The resignation came an hour after Mr Kravchuk's request to be made sole head of government, with powers to reform the sagging economy by executive fiat.
'I have asked (Mr Kravchuk) to take upon himself responsibility for affairs,' Mr Kuchma told parliament. 'So that you understand that I am acting honourably, I ask you to accept my resignation.'
The 450-seat parliament, elected when Ukraine was part of the Soviet Union, went into recess after Mr Kuchma's surprise offer and it was unclear when deputies would vote on the resignation or on Mr Kravchuk's request.
As prime minister, Mr Kuchma had the decree-making powers that Mr Kravchuk seeks. Those powers expire today. Mr Kuchma had asked parliament for a one-year extension, saying he would resign if refused. When MPs failed to put the extension to a vote, he did so.
'It appears that my government will not get the special powers it asked for,' he said. 'And during two days of debate, I did not hear a single good word about my government.'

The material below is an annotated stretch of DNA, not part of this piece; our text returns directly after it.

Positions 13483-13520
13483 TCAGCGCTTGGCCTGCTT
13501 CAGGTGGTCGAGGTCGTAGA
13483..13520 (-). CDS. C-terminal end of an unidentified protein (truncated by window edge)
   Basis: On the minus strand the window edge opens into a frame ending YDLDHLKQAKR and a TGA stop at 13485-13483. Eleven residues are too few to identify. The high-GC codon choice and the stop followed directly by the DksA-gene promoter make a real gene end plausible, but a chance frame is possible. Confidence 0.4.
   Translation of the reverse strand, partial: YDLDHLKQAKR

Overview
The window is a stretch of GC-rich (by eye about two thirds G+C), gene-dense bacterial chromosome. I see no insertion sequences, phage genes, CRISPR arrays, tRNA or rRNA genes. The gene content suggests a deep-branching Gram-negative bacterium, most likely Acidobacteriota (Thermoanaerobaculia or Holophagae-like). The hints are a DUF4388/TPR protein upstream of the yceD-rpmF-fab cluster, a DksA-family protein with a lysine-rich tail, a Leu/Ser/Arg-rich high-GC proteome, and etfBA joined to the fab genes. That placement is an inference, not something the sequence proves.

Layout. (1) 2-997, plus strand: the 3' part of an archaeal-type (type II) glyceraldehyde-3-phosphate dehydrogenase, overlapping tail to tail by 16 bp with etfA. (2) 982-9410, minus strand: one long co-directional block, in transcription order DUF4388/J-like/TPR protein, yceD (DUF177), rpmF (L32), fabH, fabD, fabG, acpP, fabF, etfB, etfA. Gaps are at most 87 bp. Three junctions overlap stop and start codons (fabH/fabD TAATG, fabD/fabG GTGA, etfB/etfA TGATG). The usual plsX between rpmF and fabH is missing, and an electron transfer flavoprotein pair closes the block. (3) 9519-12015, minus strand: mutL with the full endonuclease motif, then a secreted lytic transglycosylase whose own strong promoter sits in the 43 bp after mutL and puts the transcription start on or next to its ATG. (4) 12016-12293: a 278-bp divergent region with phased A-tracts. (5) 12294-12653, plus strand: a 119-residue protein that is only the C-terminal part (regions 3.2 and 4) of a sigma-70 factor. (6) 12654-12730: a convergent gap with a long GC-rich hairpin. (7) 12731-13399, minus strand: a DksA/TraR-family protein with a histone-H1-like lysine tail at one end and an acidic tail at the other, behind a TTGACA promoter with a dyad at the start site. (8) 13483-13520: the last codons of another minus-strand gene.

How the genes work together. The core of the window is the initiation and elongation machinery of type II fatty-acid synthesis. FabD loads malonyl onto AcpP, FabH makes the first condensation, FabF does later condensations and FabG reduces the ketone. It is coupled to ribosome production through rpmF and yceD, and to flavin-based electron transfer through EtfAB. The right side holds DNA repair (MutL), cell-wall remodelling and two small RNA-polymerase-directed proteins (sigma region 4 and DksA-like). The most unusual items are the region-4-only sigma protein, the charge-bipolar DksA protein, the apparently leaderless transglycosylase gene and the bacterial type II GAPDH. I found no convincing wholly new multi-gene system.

Mr Kravchuk told parliament he hoped to break the political paralysis gripping Ukraine by assuming sole power. Reform in this nation of 52 million has moved at a snail's pace, with only about 100 of 68,000 state-owned enterprises privatised so far.
Mr Kuchma had defended his reform programme in three days of debate against deputies denouncing large price increases and calling for restoration of heavy state subsidies to industry.
'We have to be responsible,' he said. 'If I was sitting in your seats, perhaps I too would call for no price increases or for more state credits. But I cannot do this with a clear conscience.' Mr Kuchma had promoted swift privatisation and moved to reduce a huge budget deficit since taking office last October.
Mr Kravchuk, a former Communist Party official and the first popularly elected president of Ukraine, has not played an active role in economic reform and it is unclear what direction his policy will take.Reuse content